I am sometimes asked where I get my ideas for these blog articles. While a majority of then have come from my management experiences, I often get ideas from what I read on a regular basis and from the suggestions of my readers and subscribers. These last two categories were both relevant to the topic I address here.
The recent death of Apple co-founder and boundary-breaking thinker Steve Jobs, has unleashed a raft of biographical material covering his life, achievements, and creative genius. One thing in particular that strikes me was his ability to see relationships between apparently disparate things and to find inspiration for his product designs in unique places.
A recent “BusinessWeek” biography (October 10, 2011 edition) relates how Jobs once told a Stanford University graduating class that he eventually combined calligraphy sessions he attended at Reed College in Oregon with computers —“beauty and technology” in his words — as a big “connect-the-dot moment” in his life. A Walter Isaacson forthcoming biography reportedly relates how Jobs once found product design inspiration in a Cuisinart he spied in a department store (“The Week” on-Line articles October 2011).
I have also recently been communicating with a subscriber in Taipei, Taiwan whose web-based business — email@example.com — aims to help clients generate innovative ideas that drive their businesses forward. The term my colleague uses for what I call associational thinking is “thinking sideways”; a process he describes as a manager generating a discussion among colleagues concerning some new business idea unrelated to their own business, hoping to help his folks become more comfortable expressing their personal opinions and expand the way they think about possibilities in their own business practices.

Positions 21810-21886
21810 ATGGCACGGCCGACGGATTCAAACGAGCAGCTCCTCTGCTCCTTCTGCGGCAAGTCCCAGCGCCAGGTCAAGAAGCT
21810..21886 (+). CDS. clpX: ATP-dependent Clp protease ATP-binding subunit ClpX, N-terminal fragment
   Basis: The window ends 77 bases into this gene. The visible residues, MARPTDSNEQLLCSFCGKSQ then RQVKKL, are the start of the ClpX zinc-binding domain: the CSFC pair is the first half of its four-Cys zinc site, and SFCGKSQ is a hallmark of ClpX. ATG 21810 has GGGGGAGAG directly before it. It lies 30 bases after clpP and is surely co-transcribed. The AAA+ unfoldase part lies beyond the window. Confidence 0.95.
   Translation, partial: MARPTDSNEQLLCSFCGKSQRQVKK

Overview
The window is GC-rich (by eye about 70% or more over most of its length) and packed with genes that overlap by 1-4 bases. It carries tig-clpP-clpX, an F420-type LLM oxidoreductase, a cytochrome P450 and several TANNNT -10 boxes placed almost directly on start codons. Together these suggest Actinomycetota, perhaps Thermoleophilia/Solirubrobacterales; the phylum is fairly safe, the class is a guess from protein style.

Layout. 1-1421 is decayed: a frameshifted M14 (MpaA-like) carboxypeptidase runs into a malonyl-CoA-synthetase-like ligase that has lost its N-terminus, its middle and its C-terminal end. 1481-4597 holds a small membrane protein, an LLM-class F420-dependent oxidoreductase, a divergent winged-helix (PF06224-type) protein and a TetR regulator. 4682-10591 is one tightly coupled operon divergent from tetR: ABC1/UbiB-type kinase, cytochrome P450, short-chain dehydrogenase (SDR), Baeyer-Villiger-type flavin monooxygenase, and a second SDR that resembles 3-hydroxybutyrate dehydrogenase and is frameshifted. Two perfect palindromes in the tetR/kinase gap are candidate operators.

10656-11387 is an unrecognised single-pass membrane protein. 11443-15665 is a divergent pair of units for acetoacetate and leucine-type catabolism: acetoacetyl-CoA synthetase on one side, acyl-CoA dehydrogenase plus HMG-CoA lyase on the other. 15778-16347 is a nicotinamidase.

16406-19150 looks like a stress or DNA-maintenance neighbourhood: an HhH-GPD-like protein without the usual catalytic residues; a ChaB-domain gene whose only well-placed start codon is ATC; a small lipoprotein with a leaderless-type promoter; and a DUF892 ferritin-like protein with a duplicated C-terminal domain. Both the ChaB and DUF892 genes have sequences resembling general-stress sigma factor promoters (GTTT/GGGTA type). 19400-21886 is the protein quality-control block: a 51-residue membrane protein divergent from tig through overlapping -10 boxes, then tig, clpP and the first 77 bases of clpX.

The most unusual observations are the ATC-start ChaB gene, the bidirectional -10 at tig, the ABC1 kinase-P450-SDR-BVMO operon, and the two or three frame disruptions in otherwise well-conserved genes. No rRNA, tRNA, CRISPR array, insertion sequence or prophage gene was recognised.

In a recent article entitled — “Get More Ideas Out of Your Team” — I encouraged managers to create opportunities for creative, non-judgmental, idea generation among their colleagues and subordinates. Thinking sideways or associational thinking is a natural stimulant for that process. But my experience has taught me that, for many, thinking this way is often a challenge and will require effort on your part for it to succeed.
The difficulty is that many people simply do not think in associations, nor do they easily see parallels between things in their own venue or occupation and those in another. It is not simply a matter of raw intelligence, rather it involves a cast of mind and way of focusing on the world around us. In addition, many organizations strongly inculcate a sense of their own uniqueness in their employees, which often renders them strongly attached to the “not invented here, ergo not relevant here” fallacy when it comes to ideas from outside their insulated world.
I remember once recommending a favorite book of mine — “Leadership and the New Science” by Margaret Wheatley — to an extremely smart work colleague. Margaret’s provocative book explores what we can learn from the new sciences, especially sub-atomic physics, that has direct application to our human organizations and how they change. My colleague’s comment to me after reading some of it was “pure intellectual twaddle”. So there you have it, resistance to the max.
So, if encouraging associational or sideways thinking is challenging, difficult, and sometimes will require hard work and perseverance on your part, is the effort worth it? ABSOLUTELY. Part of every manager’s job, beyond getting the work done and keeping things operating effectively, is to find ways to move their organization beyond the present steady state. This is especially true of finding new paths to productivity, efficient use of resources, better customer service and satisfaction, higher returns on investments, greater profits, and maximum use of the talent assigned to them.
If many brains are better than one, then many ideas are better than a few. If insular thinking has its limits, then thinking outside your box has considerable potential to expand your horizons.
The best managers intuitively understand these realities and encourage innovative, associational thinking whenever possible. If thinking sideways isn’t their great strength, they reach outside themselves and exploit the ability to do so they discover in others. Above all, they champion the ideas that arise from this sort of thinking process — often in the face of skepticism from the “not invented here crowd” — and act on them with the courage of their conviction that the organizations for which they are responsible will be the better for it in the long run.